Ginkgo Leaf - Cut, Organic

Herbs: Ginkgo Leaf - Cut, Organic

Common Names: Ginkgo, maidenhair
Latin Name: Ginkgo biloba
Origin: China

Excerpts from Nutritional Herbology

Ginkgo leaf has a rich folk history for treating poor circulation. The shape of the leaf with its many fan segments were thought by early herbalists to represent the many vessels of the circulatory system poised for maximum circulation. The longevity of the tree itself and its ability to resist pollution and disease give it special place with folk practitioners. These observations alone point herbalists to its potential uses. Standardized concentrates of the bitter principles in ginkgo are sold all over the world but especially in Europe and Japan. Studies have shown it to be effective in increasing peripheral blood flow.

Ginkgo has demonstrated remarkable ability to improve peripheral circulation. All the anti-aging effects of better circulation go along with this ability: increased energy, antioxidant effects, decreased blood clotting, better concentration, improved hearing and others.

No one quite knows how it accomplishes its feat but its action is attributed to a group of bitter compounds that include flavonoids, hetersides, and anthocyanidines. It is especially popular as a longevity drug in Japan and is gaining popularity in the United States as the population ages. Its active principles seem to wear off after six to eight hours so small doses are recommended three times a day for maximum effect.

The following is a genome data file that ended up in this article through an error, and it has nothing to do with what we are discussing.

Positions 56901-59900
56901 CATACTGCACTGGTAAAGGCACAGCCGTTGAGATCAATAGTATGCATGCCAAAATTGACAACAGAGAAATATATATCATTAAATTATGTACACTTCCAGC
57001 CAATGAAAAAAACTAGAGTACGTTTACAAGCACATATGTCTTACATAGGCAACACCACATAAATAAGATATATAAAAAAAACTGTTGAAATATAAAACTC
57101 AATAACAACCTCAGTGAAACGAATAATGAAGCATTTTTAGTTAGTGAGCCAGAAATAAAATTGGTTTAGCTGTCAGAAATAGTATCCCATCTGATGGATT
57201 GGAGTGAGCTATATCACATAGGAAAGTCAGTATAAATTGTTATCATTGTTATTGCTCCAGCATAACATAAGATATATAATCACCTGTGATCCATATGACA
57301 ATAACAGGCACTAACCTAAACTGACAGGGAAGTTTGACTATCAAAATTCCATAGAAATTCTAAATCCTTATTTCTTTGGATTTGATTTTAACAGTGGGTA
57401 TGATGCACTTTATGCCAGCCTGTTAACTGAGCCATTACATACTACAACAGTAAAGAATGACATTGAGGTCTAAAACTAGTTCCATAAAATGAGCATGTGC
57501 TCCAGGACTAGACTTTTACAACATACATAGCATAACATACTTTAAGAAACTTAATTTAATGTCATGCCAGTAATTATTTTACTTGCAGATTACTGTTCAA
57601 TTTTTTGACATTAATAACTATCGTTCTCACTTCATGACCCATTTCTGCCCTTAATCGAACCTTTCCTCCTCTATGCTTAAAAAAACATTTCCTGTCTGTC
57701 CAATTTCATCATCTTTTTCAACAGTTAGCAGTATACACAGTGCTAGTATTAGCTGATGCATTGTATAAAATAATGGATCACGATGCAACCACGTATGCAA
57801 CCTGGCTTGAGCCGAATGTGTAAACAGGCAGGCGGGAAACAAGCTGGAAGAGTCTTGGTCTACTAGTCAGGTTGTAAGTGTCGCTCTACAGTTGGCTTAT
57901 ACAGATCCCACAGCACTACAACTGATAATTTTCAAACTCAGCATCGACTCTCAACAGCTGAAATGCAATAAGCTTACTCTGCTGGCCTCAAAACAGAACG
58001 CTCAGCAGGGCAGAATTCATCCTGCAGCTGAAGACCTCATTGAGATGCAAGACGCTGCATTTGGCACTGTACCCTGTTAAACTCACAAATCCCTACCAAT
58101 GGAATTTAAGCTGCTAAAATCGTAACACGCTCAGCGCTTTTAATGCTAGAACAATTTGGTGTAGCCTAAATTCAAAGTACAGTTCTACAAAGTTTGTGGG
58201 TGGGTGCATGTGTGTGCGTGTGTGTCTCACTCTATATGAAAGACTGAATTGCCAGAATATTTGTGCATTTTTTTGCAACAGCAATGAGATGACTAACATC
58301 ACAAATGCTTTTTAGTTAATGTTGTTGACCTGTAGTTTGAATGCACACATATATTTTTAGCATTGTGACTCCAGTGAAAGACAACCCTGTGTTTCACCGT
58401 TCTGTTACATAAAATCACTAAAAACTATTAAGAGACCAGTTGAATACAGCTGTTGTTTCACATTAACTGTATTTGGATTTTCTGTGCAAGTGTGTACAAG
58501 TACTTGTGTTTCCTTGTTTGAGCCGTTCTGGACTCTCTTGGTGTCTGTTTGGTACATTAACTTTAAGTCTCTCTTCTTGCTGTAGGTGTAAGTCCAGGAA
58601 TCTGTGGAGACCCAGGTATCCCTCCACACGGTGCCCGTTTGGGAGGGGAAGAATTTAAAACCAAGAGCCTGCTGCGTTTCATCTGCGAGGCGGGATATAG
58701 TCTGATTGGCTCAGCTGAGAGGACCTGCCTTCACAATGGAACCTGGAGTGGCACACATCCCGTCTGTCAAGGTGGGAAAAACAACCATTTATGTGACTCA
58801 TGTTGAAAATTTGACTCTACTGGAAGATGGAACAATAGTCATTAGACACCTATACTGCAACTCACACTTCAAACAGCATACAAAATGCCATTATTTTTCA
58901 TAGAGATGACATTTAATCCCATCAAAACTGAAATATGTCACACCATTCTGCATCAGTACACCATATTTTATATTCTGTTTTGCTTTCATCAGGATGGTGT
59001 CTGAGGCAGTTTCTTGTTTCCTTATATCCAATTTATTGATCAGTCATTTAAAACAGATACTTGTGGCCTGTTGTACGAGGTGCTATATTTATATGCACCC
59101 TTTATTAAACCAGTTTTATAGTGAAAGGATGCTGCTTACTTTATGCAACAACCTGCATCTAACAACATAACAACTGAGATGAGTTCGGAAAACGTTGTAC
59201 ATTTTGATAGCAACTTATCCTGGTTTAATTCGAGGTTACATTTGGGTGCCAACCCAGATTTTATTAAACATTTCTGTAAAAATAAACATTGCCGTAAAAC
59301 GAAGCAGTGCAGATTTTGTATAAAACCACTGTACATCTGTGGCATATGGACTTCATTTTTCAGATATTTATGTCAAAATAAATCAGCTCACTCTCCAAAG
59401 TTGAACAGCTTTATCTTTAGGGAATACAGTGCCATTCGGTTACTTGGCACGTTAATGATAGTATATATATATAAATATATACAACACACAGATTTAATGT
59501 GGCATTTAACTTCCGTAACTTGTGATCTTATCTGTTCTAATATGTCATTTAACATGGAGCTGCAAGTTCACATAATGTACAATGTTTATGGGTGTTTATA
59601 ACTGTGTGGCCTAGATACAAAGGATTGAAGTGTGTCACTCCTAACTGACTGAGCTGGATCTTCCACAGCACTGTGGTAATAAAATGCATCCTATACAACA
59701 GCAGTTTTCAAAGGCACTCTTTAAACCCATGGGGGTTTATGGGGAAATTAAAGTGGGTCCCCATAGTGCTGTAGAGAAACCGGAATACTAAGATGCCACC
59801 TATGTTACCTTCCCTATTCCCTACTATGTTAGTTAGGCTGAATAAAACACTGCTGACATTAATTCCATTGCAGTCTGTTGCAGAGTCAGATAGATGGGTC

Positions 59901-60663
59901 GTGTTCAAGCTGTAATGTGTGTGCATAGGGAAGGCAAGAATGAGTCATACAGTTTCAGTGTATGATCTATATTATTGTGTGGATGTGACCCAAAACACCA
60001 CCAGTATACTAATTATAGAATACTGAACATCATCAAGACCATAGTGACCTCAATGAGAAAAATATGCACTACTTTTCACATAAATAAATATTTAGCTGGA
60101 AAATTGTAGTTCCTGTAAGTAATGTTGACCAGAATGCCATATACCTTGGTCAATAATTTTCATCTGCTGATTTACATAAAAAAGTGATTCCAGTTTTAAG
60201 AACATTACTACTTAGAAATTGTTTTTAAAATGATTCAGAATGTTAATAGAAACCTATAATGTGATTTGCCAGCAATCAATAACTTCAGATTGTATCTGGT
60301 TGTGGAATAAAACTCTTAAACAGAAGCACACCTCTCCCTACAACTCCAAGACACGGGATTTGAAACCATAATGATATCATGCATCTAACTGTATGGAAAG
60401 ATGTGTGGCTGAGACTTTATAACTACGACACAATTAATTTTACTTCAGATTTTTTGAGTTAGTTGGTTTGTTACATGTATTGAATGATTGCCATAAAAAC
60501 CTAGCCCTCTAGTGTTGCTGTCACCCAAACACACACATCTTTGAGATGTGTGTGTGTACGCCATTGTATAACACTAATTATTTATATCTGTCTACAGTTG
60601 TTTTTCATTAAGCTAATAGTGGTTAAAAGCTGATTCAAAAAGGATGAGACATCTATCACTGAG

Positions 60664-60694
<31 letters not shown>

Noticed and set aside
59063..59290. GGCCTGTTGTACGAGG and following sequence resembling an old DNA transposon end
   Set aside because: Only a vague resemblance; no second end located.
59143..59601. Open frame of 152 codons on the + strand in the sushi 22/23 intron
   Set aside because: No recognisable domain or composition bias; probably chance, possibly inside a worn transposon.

Contains bitter compounds (flavonoids) that decrease capillary permeability, thrombosis and platelet aggregation. These compounds increase peripheral blood flow and reduce inflammation. Ginkgo is an excellent source of iron, calcium and vitamin C.

From Our Reading and/or Experience...

  • We use Ginkgo often in tea and tincture combinations. Of course, it can be used in many other types of remedies. For instance, it can easily be made into powder, and used in capsules.
  • It can be used to benefit anyone: men, women (including before, during or after pregnancy, and nursing), children and animals.
  • It can be used as often as you would like, and in any way you choose.
  • As is the case with most herbs, Ginkgo should be stored in a dark, dry, and cool place.

Customer Reviews

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Caffeine
by Greenbird on Oct 25, 2013

Does Ginkgo leaf have caffeine?

    Re: Caffeine
    by Bulk Herb Store on Oct 29, 2013

    Hello,
    No, Gingko is naturally caffeine free.

Can I use the dried Ginkgo leaf for a tincture?
by Brooke Armstrong on Apr 23, 2013

I am planning on using this in a tincture. I was wondering if I should get the Ginkgo in leaf form or powder? And do the leaves work better for making tintures....with any herbs?

    Re: Can I use the dried Ginkgo leaf for a tincture?
    by Bulk Herb Store on May 2, 2013

    Yes, I would suggest using the leaves or cut root of any herb when making a tincture as it is much easier to strain out of the finished tincture.

Migraine Relief
by Dean on Aug 24, 2009

I have experienced a dramatic reduction in migraines from Ginkgo! Thanks for your fantastic product.

Please, take a moment and comment on this product.



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I have recently started learning about herbs and their many uses. I live in an area rich with wild plants and herbs, and it amazes me to think they were here under my nose all this time and I thought they were just weeds! Thank you for sharing your knowledge. You truly have a great ministry in what you are doing. ~Lisa

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